Me and sales techniques

I am a pansy. I really am. Like Robert Cialdini in his book Influence: The Psychology of Persuasion, I fall for those sales techniques all the time. Out of guilt, perhaps. Shame? A moralistic obligation? But I fall. And somehow I’ll walk out of somewhere with something I did not want to have.

One prime example was several years ago when I was a car dealership. Unlike my parents, I am not immune to pushiness. And after less than 30 minutes of bantering, somehow we got an alarm system on a brand new Toyota Corolla. An alarm system that later nobody knew how to use (except for me, because out of guilt, I learned all the intricate complexities but was in Pittsburgh by then).

And only recently did I walk into a gym thinking that I had a won a free membership in a drawing I had randomly entered. As I sat down with a membership consultant, I got a sinking feeling that I wasn’t going to get my free membership as I filled out a special safety release form. In the form, there was a checkbox for how I heard of the gym. I reluctantly checked the box “contest”.

At first, he was able to establish the common feelings quite quickly when we found out that both of us grew up in the East Bay and went to local rival high schools. At first, I felt guilty that I was saying no when he offered to give me a deal because we had this commonality. Then I remembered that hey, he wasn’t my friend. Then he went the routes of what my needs were—in my mind, yes I did want to be in a fun, energetic, nonjudgemental environment—it wasn’t true. I tried to find an escape route. But I couldn’t force myself to just walk out. I told him that he was being too pushy. And here’s my pansiness, I finally paid the trial fee just to get out, knowing that I could cancel.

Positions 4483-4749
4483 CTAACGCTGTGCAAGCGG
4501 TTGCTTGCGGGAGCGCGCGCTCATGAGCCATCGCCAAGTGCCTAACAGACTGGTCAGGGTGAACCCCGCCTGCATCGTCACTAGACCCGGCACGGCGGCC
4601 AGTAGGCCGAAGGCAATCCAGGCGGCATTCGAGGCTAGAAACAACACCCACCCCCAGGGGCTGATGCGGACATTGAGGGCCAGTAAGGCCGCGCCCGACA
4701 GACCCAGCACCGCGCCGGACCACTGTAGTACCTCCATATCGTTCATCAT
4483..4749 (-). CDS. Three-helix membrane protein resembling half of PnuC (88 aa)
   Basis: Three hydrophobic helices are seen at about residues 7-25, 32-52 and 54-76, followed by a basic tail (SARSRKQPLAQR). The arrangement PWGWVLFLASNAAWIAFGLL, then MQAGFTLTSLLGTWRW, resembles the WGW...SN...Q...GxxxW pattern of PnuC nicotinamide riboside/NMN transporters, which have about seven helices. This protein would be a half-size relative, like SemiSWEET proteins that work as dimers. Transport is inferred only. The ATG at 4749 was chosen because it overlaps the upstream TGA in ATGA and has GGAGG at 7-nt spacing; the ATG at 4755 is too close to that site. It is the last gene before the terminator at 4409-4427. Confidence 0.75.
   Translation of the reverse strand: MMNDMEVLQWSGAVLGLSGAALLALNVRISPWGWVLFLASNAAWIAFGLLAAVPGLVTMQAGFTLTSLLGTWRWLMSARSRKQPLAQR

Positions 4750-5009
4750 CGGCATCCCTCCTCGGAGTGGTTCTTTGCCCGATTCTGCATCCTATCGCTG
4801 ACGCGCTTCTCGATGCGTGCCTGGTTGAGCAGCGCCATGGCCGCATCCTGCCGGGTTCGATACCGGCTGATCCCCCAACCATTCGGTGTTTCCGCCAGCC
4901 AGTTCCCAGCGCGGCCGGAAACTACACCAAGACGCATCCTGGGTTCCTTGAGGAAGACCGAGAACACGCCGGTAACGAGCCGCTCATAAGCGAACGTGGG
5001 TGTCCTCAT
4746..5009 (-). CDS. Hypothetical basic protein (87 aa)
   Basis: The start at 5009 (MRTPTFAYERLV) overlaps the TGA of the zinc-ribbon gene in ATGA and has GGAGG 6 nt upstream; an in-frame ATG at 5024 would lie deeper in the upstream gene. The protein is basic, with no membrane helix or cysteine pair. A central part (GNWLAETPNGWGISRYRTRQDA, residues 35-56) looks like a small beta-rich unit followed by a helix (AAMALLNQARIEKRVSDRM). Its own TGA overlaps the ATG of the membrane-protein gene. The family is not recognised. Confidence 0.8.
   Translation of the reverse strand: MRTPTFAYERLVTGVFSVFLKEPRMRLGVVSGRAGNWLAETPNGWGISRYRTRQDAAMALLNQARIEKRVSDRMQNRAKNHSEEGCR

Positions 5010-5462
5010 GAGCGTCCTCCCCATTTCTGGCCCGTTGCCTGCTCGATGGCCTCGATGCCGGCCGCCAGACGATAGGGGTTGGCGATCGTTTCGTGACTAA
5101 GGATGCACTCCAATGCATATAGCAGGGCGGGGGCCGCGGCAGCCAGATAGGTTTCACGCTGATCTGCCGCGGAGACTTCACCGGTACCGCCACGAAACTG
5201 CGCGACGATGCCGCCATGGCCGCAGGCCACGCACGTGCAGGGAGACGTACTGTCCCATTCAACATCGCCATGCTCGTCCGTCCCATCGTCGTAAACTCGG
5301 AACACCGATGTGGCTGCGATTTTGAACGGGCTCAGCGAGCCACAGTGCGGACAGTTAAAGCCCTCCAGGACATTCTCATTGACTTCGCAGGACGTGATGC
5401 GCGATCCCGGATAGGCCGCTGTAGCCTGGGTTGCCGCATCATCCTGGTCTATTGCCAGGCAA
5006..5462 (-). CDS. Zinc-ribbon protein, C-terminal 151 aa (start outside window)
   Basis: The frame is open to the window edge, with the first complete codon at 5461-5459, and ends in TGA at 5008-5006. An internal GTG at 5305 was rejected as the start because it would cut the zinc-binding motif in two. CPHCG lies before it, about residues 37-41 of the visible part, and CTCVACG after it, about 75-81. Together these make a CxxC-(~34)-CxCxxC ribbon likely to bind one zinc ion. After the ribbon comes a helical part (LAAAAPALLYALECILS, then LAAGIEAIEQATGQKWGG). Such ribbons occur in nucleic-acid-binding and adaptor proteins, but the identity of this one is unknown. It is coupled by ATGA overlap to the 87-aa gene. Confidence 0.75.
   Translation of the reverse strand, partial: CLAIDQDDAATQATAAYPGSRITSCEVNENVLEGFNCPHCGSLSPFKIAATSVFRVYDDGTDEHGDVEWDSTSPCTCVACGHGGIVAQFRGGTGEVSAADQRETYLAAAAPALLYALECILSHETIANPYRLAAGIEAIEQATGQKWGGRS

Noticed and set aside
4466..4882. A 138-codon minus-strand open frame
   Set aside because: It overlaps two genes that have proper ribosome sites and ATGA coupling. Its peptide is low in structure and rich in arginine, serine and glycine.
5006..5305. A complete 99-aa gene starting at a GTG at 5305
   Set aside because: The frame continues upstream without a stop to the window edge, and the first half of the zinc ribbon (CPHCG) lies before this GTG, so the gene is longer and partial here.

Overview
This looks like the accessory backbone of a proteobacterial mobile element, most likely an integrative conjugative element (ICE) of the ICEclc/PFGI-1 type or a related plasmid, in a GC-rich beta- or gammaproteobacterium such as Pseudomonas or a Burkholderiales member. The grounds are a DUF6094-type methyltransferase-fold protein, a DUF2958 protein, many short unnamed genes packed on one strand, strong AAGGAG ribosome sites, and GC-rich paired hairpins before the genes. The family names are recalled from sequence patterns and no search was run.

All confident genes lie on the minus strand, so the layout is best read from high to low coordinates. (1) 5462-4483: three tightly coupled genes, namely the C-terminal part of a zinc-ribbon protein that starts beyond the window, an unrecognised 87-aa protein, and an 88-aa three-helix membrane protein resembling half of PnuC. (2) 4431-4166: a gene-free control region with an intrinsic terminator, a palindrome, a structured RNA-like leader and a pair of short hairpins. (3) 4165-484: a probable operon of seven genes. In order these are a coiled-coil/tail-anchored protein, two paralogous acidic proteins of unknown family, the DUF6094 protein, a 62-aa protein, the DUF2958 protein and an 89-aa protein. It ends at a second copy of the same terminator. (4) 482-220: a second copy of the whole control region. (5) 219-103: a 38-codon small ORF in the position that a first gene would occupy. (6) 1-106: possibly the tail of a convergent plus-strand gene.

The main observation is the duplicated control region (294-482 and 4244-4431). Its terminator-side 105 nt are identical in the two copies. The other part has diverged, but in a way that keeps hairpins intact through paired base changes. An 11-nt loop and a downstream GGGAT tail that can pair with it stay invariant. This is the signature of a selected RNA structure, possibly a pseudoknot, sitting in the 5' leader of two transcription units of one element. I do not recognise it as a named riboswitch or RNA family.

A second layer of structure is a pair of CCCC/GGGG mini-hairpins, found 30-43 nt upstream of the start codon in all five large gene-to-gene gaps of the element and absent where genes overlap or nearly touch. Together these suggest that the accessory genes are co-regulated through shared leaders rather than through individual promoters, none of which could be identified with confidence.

A few days later, I did. I walked into the gym and asked for a cancellation. Didn’t even feel like trying out the gym, because I had felt so used. It was simple, no questions asked. They however told me to call the original gym where I signed up to inform them of my cancellation. I did and left a message on the membership’s consultant message. Immediately, the consultant called me back as I was pacing back and forth in the BART station and asked why I canceled. I simply said that I was dissatisfied with the sales and felt uncomfortable in the gym as a result.

Next time, I’ll tell myself just say no. Because really, I shouldn’t be a pansy.

Documentation and UI

Never thought that a music video could have so much good ui. Note though, I didn’t have my sound on when a friend sent me this so no comment on the music. But it reminded me of that time when I was taking human factors where overloaded documentation is so necessary.

I mean, you don’t want to be caught drinking pink watermelon ball shots when it was commercial detergent all along…

A relevation of sorts

As I was walking with a friend to dinner, I asked him how he and his girlfriend were doing—their long distance relationship with him here in the Bay Area and she in NYC at school. It was more than a year since the whole long distance started.

“It’s hard you know,” he said casually. “But I just can never find anybody else I like more than her and I don’t think I really could.”

And suddenly, it all made sense.

The semi-public place of restaurants

It’s such a movie thing. The moment when a couple breaks up in the public environment of a restaurant. Food is often used to lower the stress and the anxiety. We all need to eat and eating together is one of those places where we lower our inhibitions. In some way, it’s an area where we feel free to talk. Almost frankly.

Yet, is it a place to break up? It is somewhat a romantic notion. The idea of throwing red wine up in the air and stomping out. Or the sudden shrill cry of despair (or anger?).

Like many people, I can’t help but watch a car crash.

The secret was meant to be cloaked

She asked me once the group had parted ways, “Are they dating?”